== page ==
Farms in Transition

Farms in Transition

When vulnerable farmland changes hands, SELT can help ensure a conservation outcome.

For 100 years Barker’s Farm on Route 33 in Stratham has been a vibrant family farm. It started small in 1917 when Willard Barker and his wife began raising animals and produce for their own uses on a few acres. Three generations later, the farm has grown to 88 acres, with 19 acres under cultivation, 7 greenhouses, and 20 or more seasonal employees. In season, 200 people a day visit the rustic Barker’s Farm Stand and leave with armloads of fresh vegetables, herbs, flowers, strawberries, pumpkins, and myriad other locally grown or made products. When Gordon Barker, great grandson of Willard, died suddenly in 2009, his wife Edie took on all aspects of running the farm and now their daughter Forrest, a recent graduate of Cornell University, is back to help run the family farm.

Farm machinery at Barker's Farm in Stratham, New Hampshire.

Farm machinery at Barker’s Farm in Stratham, New Hampshire.

“Farming is the most rewarding work that you can do,” says Edie Barker (pictured above with daughter Forrest). After a high school semester spent at the Mountain School in Vermont, Forrest knew she wanted to be on her family farm. With a degree in Agricultural Sciences and concentration in sustainability, she is now focused on keeping the farm soils healthy.

In the next two decades, seventy percent of New England farmland is likely to change hands. Securing a farm legacy has substantial challenges, including financial, legal, and family complexities. Farms in southeastern New Hampshire also face increasing development pressures. Already one of the most densely populated parts of the state, this region is expected to absorb much of the state’s projected growth by 2020. SELT is tackling this trend by using conservation easements to help farmers like Edie and Forrest meet their unique needs and ensure private farmland stays productive and viable.

Brown jersey cows at Chesley Mountain Farm

Brown Jersey cows at Chesley Mountain Farm.

Bob Hills has five beautiful, brown Jersey cows on his Chesley Mountain Farm in central Farmington. The 52-acre farm lies along a quiet, gravel road and borders the Rattlesnake River, which flows northeast to the Cocheco River. The house sits on the crest of land, with hayfields and pastures gently sloping away on each side. After retiring, Hills bought this place in 2013 and is thoughtfully rejuvenating the land. He has built two barns by himself—one for the cows and one for equipment—and, using cow manure and wood ash, he’s making the fields more fertile for hay and grazing. Like Hills, the cows are gentle and friendly. He plans to grow this small herd to provide fresh milk to local cheese makers and other dairy artisans.

“I want to see this land stay as a farm for future generations and not be developed, ” says Hills, who is working with SELT and the Farmington Conservation Commission to place a conservation easement on his farm.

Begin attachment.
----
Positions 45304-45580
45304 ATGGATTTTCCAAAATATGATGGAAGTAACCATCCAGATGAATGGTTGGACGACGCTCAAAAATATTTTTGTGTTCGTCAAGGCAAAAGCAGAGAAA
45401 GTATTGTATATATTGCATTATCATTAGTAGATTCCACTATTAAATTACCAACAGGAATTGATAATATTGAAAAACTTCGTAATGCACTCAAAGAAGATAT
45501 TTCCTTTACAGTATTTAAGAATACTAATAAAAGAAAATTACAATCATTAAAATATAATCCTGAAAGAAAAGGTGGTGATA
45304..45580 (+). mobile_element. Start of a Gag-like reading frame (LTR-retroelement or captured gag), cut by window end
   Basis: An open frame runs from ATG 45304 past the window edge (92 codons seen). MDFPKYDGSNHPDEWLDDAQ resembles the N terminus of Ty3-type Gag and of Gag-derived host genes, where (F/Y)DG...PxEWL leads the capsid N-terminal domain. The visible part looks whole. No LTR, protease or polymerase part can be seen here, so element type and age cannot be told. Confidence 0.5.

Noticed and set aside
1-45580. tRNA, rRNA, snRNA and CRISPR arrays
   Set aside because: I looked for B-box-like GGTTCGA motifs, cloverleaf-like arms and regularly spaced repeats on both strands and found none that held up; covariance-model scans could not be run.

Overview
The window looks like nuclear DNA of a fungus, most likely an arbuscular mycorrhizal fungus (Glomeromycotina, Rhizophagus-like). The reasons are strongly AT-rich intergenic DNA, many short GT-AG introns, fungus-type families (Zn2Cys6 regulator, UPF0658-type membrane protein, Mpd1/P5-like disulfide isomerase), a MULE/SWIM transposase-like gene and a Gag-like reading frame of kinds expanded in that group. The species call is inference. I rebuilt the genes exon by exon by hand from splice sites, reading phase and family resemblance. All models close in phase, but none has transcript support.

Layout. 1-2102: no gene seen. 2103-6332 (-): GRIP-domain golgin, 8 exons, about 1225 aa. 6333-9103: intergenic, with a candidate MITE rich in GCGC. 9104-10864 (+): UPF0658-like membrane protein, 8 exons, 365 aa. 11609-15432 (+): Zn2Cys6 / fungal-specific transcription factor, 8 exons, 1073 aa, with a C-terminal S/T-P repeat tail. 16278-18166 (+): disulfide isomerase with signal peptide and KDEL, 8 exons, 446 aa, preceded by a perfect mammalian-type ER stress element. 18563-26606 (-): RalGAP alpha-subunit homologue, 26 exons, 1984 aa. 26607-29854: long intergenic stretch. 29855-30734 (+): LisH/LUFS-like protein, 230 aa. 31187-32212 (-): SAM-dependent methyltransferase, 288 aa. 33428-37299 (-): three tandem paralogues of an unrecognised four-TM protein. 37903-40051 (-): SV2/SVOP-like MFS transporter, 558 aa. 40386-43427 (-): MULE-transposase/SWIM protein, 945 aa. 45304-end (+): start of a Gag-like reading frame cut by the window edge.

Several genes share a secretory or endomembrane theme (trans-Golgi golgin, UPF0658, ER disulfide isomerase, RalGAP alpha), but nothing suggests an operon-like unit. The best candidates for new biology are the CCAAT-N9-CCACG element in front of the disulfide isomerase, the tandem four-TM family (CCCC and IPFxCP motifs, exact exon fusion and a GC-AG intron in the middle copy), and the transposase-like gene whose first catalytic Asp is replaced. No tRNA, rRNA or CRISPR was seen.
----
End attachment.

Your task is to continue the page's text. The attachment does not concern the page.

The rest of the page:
The barn at Harriman Farm in Durham, New Hampshire.

The barn at Harriman Farm in Durham, New Hampshire.

Steve Harriman is the fourth generation of his family to work the 205-acre Bedard Farm along Route 108 in Durham. When Harriman’s great aunt and uncle passed away, the farm was left to 13 heirs, a complexity that took a few years to sort out. Fortunately, all the heirs wanted the farm to stay in the family and supported Steve’s desire to resume active farming. The 1914 stone farmhouse sits atop a knoll at the end of a long, gravel driveway that bisects the hayfield, and commands a sweeping view of the fields and sunsets. In addition to raising chickens–a large friendly flock greets any visitor–Harriman plans to continue haying the fields and raise Belted Galloway beef cows on pasture. As part of a large block of conserved land that extends out to Great Bay, Harriman likes that the farm is home to wildlife too. A conservation easement with SELT will help Harriman feel more secure about long-term investments in the farm. “I would like to create a setting where the public can visit the farm, where kids can see the animals,” says Harriman.

“Successful farms need markets for their products, farmers to work the land, and access to affordable, productive farmland,” says Jeremy Lougee, Conservation Project Manager at SELT. “Our role is to secure the land and ensure that it remains productive for future generations.” Many SELT partners help these farms thrive. Seacoast Eat Local supports year-round farmer’s markets, connecting farmers and customers. UNH Cooperative Extension, Conservation Districts, Natural Resources Conservation Service, Farm Bureau, and Land for Good mentor farmers and guide them in land use and business planning.

The farmers’ hard work and their willingness to conserve their land benefits their communities in other ways too. Each of these farms safeguards the water quality of streams, wetlands, and groundwater that lies on or under their farmland—a value that extends well beyond their boundaries. Barker’s Farm links to the Gordon Barker Town Forest and other conserved lands at Stratham Hill Park, which together host 10 miles of popular public trails for hiking, running, and mountain biking. Barker’s Farm is such an important part of the community that the 2017 Stratham Town Meeting voted unanimously to contribute $400,000 toward the conservation easement.

Farmers cherish their farms and their connection to community as summed up by Edie Barker: “Providing our incredibly supportive community of Stratham and surrounding towns with healthy food is why we farm.”

by Ellen Snyder

Your SELT membership dollars support our ability to work with farmers like Edie, Forrest, Bob, and Steve to help advance farmland conservation for the future of our special region. We are proud to be doing this work – Thank you for making it possible! Renew your membership or join today

photos by Jerry Monkman